Sudan: Media images show security forces using tear gas against protesters

WION Web Team
New DelhiUpdated: Jan 02, 2022, 06:57 PM IST

A 51-year-old man was hit Sunday with "a live bullet to the chest", the Sudanese Doctors' Committee said, bringing the death toll in a crackdown on anti-coup protests to 82. Photograph:(Reuters)

Story highlights

Protests against military rule in Sudan have continued even after Abdallah Hamdok was reinstated as prime minister last month

Security forces in Sudan fired tear gas at anti-military protesters in capital Khartoum on Sunday, local TV images showed. The demonstrators were marching towards the presidential palace. This is 12th round of protests since the coup on October 25.

Internet and mobile services appeared to be disrupted in Sudan's capital Khartoum on Sunday ahead of planned protests against military rule, Reuters witnesses said.

All bridges that directly connected to Khartoum were closed, as per a witness quoted by Reuters.

Sunday's protests come after six people died and hundreds were injured in nationwide demonstrations against military rule on Thursday. The death toll since the security forces' crackdown began in October is now 54, the Central Committee of Sudanese Doctors said.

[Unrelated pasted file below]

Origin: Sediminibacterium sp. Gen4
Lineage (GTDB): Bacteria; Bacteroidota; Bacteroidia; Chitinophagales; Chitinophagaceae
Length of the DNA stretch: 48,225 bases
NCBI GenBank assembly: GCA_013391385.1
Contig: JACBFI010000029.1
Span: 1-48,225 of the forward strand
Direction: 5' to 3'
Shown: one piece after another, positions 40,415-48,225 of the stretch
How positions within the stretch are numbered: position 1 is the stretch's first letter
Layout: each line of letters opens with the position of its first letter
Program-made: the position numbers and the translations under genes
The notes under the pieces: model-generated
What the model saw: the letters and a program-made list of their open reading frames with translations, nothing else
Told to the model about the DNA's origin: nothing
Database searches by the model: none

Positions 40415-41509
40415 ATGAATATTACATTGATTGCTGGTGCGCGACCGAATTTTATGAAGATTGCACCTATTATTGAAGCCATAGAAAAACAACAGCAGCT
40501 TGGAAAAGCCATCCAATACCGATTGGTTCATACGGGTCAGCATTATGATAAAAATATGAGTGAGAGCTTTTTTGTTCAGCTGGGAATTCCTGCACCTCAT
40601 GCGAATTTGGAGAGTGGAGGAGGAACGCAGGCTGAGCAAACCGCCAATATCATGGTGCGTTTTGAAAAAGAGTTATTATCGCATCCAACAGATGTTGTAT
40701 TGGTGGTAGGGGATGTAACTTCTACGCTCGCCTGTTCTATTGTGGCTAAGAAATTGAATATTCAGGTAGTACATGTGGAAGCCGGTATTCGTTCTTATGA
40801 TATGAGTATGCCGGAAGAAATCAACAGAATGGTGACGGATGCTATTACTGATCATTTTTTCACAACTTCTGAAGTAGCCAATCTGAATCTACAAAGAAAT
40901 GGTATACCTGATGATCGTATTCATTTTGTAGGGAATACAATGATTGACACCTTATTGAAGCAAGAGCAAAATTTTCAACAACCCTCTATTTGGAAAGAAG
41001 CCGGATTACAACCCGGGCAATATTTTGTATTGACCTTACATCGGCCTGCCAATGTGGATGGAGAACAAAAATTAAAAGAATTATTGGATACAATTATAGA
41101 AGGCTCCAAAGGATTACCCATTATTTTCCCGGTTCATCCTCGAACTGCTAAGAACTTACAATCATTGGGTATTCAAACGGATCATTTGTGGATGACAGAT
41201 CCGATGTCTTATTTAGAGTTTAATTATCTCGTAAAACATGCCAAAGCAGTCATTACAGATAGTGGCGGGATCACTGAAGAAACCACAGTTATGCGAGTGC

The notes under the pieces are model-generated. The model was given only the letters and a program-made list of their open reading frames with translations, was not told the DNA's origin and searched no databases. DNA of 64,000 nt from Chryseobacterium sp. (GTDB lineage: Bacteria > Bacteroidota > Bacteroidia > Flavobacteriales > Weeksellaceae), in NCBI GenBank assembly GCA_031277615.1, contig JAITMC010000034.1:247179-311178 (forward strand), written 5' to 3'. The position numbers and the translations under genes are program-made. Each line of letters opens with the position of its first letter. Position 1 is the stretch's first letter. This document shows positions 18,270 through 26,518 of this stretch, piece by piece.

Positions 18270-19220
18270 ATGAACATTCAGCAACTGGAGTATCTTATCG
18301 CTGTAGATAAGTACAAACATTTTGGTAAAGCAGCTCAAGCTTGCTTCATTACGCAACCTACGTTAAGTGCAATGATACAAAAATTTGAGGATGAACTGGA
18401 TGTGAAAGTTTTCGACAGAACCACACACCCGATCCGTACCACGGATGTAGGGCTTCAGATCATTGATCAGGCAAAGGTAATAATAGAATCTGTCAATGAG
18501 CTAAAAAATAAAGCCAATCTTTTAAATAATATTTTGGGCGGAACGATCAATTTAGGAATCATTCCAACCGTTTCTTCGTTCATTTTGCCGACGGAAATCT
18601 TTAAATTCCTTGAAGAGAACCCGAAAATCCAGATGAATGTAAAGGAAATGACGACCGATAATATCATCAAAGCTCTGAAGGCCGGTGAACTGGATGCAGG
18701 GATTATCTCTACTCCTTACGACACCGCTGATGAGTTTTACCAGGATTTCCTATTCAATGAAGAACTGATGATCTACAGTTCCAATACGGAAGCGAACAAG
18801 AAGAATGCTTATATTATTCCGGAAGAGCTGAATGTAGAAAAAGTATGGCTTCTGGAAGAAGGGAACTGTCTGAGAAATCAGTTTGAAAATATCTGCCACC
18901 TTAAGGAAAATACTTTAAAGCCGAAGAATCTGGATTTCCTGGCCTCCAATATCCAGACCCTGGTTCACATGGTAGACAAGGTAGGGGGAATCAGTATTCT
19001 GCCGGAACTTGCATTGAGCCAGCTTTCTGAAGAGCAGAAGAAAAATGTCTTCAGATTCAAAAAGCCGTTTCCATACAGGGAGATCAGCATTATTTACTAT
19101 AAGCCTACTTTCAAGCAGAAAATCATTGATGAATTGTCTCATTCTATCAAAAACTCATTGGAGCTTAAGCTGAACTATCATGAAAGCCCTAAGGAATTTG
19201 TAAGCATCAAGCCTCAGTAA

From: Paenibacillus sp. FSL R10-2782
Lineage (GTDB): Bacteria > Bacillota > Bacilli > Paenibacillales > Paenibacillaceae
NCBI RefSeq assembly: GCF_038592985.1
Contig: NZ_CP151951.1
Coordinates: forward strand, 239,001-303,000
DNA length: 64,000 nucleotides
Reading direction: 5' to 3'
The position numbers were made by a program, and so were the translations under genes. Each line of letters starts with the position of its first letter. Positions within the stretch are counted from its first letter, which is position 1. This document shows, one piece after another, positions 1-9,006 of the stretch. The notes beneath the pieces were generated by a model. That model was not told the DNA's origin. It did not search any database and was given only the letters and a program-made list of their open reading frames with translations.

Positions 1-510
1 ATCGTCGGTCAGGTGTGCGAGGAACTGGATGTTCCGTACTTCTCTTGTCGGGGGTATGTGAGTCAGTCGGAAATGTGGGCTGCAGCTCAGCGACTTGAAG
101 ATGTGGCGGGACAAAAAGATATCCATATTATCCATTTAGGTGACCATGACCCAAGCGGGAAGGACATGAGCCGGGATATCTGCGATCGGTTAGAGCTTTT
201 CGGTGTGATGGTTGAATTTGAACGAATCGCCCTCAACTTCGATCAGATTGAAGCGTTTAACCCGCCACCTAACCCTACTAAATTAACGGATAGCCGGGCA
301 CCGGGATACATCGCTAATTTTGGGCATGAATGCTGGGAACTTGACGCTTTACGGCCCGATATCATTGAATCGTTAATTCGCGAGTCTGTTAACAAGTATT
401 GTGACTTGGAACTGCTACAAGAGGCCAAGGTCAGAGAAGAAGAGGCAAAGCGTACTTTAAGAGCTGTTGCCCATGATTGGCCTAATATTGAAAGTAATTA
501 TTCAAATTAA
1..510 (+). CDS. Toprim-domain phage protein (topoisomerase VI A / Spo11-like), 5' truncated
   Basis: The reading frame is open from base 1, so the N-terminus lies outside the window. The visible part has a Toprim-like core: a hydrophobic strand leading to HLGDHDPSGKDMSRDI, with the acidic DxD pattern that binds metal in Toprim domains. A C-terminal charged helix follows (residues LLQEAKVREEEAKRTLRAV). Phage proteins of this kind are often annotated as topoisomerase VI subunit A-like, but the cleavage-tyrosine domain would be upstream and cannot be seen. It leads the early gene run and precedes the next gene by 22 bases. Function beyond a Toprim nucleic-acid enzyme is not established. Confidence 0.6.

The military took power in an Oct. 25 coup that ended a power-sharing deal with civilian political forces. That deal, agreed in 2019, was supposed to pave the way for a transitional government and eventually elections following the overthrow of long-time leader Omar al-Bashir.

Protests against military rule have continued even after Abdallah Hamdok was reinstated as prime minister last month.

The demonstrators have demanded the military play no role in government during a transition to free elections.

Some people managed to post images on social media showing protests in several other cities, including Ad-Damazin and Port Sudan.

Al Hadath TV quoted an adviser to military leader Abdel Fattah Al-Burhan as saying the military would not allow anyone to pull the country into chaos and that continued protests were a "physical, psychological, and mental drain on the country" and "would not achieve a political solution."

On recent occasions when communications have been disrupted, sources at telecoms companies have told Reuters that authorities demanded providers cut their services. Officials could not immediately be reached for comment on Sunday.

In a televised speech on Friday, Burhan said disputes over power and the loss of lives meant everyone "should use the voice of reason'.

"The only way to rule is by popular mandate through elections," Burhan said.

(With inputs from agencies)